2017 Tax Laws and How They May Affect You


Tax Season officially began January 23rd. For most people, tax season can be a stressful time spent gathering documents and working to prepare their tax returns as accurately as possible. There are several changes that have occurred that may affect your 2017 tax return. By being aware of the challenges that may occur, you may be better prepared to handle them.

Deadline Changes
In 2017, individual taxpayers must file their income tax returns by April 18th instead of April 15th. The due date is April 18, 2017, because April 15, 2017, falls on a Saturday which would normally result in a move to the following Monday (April 17, 2017). However, this year, Emancipation Day falls on Monday, April 17. Since that’s a legal holiday in the District of Columbia, the tax filing deadline will be pushed ahead for all individual taxpayers to Tuesday, April 18, 2017.
Business partnerships deadline has been pushed up to March 15 instead of April 15. C-corporations, by contrast, now have an additional month to file their returns. Under the law, C-corporations must file their returns by April 15.

FreeFile is now open
The program, available through the Internal Revenue Service (IRS) website, partners with commercial partners to provide free filing software for about 100 million taxpayers with incomes of $64,000 or less. Seven in ten of the nation’s taxpayers are eligible for IRS FreeFile.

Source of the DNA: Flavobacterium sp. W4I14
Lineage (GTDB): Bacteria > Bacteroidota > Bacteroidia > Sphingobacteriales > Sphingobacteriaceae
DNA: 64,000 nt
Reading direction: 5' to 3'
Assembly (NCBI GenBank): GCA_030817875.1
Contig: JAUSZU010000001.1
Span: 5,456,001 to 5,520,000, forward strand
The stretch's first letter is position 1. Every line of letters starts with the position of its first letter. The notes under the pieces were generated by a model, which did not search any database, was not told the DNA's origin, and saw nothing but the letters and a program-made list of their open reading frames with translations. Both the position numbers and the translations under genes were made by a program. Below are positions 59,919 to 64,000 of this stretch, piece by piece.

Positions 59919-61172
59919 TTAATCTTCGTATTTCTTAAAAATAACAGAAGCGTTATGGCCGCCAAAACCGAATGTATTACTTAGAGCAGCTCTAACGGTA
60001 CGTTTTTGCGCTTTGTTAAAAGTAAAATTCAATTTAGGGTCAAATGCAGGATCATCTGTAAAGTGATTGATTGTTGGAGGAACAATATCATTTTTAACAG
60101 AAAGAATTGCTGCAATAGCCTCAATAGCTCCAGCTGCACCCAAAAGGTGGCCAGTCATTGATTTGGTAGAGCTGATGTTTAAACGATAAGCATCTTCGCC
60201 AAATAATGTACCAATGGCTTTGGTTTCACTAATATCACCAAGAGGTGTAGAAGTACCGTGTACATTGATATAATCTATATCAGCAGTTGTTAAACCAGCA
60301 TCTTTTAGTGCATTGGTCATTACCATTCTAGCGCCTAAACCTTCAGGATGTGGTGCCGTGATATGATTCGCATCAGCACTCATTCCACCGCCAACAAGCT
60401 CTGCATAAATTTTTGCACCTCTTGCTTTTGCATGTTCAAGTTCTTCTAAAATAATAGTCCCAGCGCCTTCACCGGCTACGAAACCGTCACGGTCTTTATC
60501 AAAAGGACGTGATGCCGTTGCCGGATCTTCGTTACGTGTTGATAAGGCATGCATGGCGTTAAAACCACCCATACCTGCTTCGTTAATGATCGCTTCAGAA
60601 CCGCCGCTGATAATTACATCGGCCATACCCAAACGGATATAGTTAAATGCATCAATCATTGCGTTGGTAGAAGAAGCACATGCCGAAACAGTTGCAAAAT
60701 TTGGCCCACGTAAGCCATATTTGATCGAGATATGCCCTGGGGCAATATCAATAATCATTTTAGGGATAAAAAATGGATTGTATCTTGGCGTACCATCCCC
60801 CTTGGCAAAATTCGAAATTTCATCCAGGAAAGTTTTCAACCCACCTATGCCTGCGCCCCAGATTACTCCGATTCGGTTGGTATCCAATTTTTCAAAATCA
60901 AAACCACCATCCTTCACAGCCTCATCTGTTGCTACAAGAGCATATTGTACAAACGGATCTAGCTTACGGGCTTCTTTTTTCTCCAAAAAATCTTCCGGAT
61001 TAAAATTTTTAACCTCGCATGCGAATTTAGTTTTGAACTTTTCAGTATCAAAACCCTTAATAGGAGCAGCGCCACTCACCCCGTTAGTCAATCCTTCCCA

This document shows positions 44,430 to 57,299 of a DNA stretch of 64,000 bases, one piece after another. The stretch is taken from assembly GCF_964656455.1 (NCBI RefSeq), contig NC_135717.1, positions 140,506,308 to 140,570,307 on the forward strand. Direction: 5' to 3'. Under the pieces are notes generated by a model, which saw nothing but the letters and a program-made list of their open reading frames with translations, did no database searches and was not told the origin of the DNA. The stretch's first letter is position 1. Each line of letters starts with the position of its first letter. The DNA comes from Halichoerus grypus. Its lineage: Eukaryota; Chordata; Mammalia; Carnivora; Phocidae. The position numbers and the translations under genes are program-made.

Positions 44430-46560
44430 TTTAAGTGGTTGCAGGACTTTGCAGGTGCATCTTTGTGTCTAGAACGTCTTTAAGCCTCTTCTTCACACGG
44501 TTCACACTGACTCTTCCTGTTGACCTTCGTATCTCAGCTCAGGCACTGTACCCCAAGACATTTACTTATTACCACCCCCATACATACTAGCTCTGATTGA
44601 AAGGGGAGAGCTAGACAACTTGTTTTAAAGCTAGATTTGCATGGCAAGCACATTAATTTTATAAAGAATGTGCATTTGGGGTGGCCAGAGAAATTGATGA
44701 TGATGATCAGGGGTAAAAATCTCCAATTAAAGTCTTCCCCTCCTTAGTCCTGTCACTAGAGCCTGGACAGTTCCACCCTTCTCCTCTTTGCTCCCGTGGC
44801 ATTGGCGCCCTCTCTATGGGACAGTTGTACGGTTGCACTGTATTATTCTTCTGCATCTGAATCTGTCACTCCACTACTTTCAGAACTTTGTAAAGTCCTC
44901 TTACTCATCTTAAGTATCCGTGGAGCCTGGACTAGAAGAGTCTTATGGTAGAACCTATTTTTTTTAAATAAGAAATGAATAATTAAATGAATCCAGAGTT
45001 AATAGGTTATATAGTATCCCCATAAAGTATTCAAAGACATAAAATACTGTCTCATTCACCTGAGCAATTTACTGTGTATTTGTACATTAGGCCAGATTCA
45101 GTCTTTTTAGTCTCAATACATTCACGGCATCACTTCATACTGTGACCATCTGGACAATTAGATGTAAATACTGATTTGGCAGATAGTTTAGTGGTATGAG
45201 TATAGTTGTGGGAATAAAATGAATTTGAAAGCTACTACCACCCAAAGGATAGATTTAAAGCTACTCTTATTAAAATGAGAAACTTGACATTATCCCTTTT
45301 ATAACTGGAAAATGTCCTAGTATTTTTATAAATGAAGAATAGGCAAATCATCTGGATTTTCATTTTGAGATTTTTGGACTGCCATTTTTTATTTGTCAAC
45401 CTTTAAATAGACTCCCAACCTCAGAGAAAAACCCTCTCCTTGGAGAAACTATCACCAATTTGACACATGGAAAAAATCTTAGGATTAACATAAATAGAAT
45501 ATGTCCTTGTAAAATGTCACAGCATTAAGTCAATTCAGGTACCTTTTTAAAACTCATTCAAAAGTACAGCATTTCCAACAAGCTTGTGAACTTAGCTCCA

Expect Refund Delays
The Protecting Americans from Tax Hikes Act of 2015, which became effective on Jan. 1, 2017, may result in delayed refunds for millions of Americans. Under Sect. 201 of the law, people who claim the Earned Income Credit or the Additional Child Tax Credit on their returns will not receive refunds until after Feb. 15, 2017. Early filers who claim either of the two tax credits will be affected. The law is intended to reduce identity theft and fraud. The Internal Revenue Service intends to take a closer look at taxpayers who claim these two credits. Besides expecting delays in receiving their refunds, taxpayers may also expect to be asked to supply additional documentation to support the validity of their claims of the credits.

New Individual Taxpayer Identification Numbers
All Individual Taxpayer Identification numbers not used least once in the last three years, or issued before 2013, are no longer valid. The number is typically required by people who do not have a Social Security number and are not eligible to obtain one.

NYC Craft Breweries Get Tax Credits
Beer makers in New York City will be eligible for a beer production credit this year. The breweries will get 12 cents per gallon for the first 500,000 gallons of beer they produce, then 3.86 cents each for the next 15 million gallons made. However, only breweries making fewer than 60 million gallons annually will be eligible for the credit.

Start preparing for tax season now. Begin by gathering and organizing your receipts to support any tax deductions that you plan to take. Take note of any life changes. You might also want to review the returns you filed for the 2015 tax year. Tax legislation changes surprisingly often, consider getting the help of a professional tax preparer or accountant to make certain that your taxes are done correctly and submitted on time.


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